This week's book giveaway is in the OCAJP 8 forum. We're giving away four copies of OCA Java SE 8 Programmer I Study Guide and have Edward Finegan & Robert Liguori on-line! See this thread for details.
hi frens ... i m a novice in java.. just beginning on a java tour. i hav learnt tht java is platform independent .Thus once i write a program i shd b able to run it on ny machine(irrespective of the OS )nd get the same output . This is made possible thr JVM -java virtual machine . wat i need to know is IS JVM PLATFORM INDEPENDENT ?if nt then is it guranteed tht diff JVM's will give the same output on running the same bytecode ? thanx in advance 4 nyone who could help me answer the above Qs ..
Hi, Tom, welcome to the ranch! You'll get a lot better results around here with full English instead of, um, whatever phone messaging shorthand that was.
Are JVM's guaranteed to give the same results? Like "or your money back"? They certainly strive to give you the same results for portable code and a vendor might even promise it in advertising but "guarantee" is a very strong word.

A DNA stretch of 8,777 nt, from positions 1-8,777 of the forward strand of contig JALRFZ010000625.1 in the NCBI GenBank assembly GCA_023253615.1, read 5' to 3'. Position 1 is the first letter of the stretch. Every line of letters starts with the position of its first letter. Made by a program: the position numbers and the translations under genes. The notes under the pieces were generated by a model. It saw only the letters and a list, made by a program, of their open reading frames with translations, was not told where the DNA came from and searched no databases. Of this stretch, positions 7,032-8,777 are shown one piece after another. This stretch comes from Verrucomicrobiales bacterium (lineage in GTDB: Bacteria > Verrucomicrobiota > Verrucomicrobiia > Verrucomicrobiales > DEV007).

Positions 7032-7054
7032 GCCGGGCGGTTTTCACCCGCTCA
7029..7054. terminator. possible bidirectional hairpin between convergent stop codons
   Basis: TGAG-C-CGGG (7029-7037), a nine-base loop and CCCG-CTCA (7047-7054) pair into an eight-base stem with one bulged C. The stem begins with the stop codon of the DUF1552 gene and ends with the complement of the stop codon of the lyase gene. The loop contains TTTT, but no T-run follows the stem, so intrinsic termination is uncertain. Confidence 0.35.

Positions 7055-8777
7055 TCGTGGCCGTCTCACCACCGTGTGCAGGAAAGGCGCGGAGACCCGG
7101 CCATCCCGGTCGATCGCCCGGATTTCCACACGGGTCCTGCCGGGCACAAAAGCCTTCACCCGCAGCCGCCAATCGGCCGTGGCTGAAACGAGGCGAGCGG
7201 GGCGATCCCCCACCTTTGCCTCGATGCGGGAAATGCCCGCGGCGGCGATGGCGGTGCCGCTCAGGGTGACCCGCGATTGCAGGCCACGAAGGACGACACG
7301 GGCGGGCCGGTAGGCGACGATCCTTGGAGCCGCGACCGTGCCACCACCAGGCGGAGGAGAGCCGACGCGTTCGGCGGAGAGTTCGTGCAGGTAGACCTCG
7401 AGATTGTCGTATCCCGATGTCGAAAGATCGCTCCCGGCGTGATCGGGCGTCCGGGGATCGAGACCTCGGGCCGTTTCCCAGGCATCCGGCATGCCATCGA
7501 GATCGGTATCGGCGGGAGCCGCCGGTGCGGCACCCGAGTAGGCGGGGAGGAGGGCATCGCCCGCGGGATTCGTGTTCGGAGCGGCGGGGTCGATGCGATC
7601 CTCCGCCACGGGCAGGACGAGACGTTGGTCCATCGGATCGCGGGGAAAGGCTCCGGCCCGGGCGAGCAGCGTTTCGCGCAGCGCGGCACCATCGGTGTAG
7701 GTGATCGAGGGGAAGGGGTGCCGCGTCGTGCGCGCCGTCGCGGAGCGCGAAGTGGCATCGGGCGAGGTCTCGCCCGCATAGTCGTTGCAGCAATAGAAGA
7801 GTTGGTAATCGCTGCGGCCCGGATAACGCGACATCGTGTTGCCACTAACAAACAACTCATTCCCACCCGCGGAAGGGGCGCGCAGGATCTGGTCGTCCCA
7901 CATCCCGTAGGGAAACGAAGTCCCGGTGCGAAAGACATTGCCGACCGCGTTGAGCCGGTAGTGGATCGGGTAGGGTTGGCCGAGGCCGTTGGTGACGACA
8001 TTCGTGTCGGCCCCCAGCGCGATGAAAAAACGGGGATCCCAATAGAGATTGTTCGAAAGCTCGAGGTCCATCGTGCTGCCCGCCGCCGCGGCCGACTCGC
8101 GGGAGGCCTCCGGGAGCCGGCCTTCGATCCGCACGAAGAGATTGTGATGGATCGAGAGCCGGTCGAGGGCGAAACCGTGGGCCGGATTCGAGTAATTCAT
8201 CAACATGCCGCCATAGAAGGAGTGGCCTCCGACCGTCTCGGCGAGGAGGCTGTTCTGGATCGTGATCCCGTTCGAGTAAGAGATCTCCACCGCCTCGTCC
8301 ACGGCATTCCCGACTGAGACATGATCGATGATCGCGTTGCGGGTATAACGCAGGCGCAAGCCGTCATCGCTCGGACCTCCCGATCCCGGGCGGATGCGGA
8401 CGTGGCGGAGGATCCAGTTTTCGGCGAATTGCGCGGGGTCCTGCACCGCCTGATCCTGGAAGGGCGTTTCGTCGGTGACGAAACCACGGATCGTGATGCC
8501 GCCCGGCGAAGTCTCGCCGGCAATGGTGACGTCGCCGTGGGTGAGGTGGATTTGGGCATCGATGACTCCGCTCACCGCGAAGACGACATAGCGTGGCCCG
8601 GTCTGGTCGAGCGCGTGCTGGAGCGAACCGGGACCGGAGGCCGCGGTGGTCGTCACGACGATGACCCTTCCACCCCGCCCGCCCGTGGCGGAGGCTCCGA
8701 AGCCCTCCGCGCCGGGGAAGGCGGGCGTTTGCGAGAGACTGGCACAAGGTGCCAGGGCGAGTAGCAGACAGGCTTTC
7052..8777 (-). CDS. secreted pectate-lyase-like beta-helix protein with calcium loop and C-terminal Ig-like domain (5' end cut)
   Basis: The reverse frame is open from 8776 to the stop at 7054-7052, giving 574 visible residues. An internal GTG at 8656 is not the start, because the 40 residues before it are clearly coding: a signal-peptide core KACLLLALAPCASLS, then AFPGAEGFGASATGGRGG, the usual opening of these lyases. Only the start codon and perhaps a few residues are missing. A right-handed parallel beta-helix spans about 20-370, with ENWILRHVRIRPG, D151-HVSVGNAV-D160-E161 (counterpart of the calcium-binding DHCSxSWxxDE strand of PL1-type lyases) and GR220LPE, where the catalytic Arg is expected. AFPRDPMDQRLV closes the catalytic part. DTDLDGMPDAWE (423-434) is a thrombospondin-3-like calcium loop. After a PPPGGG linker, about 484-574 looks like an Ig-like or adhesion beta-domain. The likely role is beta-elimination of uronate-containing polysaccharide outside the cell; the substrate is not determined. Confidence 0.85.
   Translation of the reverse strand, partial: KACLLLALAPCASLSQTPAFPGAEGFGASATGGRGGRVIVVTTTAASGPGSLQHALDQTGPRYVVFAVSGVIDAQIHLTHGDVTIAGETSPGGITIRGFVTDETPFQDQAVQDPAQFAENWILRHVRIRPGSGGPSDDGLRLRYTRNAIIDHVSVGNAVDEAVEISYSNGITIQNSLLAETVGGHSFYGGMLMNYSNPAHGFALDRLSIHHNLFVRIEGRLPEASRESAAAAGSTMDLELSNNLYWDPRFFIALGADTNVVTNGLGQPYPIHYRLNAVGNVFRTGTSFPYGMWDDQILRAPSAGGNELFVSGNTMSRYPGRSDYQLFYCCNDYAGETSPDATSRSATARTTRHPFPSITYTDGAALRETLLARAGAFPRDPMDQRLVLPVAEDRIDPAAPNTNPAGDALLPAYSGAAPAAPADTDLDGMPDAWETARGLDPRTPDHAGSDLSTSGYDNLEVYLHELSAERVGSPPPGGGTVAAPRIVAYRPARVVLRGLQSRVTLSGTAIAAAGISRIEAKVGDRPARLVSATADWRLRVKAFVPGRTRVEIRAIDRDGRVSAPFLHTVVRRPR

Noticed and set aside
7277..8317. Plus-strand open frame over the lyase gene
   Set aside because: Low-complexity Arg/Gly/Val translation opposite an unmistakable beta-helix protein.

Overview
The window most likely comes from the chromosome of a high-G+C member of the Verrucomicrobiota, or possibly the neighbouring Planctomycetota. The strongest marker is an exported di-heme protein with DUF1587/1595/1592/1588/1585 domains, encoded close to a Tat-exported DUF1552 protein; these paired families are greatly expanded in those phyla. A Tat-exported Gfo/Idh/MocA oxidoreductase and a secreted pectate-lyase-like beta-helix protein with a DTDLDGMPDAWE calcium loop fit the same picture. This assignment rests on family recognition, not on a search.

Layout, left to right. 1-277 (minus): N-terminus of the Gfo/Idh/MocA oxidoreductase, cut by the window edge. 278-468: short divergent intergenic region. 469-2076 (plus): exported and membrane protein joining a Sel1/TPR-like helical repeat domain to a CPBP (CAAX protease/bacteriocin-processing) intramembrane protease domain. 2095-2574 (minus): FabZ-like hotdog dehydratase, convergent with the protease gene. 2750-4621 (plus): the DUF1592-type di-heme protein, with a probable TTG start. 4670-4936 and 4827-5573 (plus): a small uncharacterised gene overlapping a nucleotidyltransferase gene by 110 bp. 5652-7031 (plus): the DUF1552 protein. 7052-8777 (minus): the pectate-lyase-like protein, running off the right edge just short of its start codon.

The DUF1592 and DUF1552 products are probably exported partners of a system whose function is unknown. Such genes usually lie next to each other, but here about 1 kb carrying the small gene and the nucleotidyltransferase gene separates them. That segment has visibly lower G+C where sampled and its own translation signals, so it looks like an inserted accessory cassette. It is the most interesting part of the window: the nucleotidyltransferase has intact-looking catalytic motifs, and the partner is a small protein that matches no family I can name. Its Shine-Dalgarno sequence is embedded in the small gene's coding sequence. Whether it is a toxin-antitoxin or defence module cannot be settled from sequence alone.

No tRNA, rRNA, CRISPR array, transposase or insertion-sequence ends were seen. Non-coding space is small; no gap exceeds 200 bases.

There are platform-specific differences like how they mark newlines in text files, whether you use drive letters, forward slashes and back slashes. It is definitely possible to write code that will not port between Windows, Unix, Apple and your phone. But it is largely possible to write code that ports pretty darned well.
A good question is never answered. It is not a bolt to be tightened into place but a seed to be planted and to bear more seed toward the hope of greening the landscape of the idea. John Ciardi
Also, some of these differences are more obscure than coding system specific paths and filenames into your application. There are for example differences in the way platforms handle multithreaded applications which MAY lead to your application behaving differently on different platforms. Usually this isn't a problem if you just remember some rules (with multithreading basically the rule is that nothing is guaranteed about the order in which threads are run for example) but things like that can bite you if you're not careful.
The JVM itself can do little about most of those things, they're down to the OS and hardware it runs on.
Of course there's always the possibility for bugs in a particular JVM causing inconsistent output, but that's of course out of the scope of a discussion like this.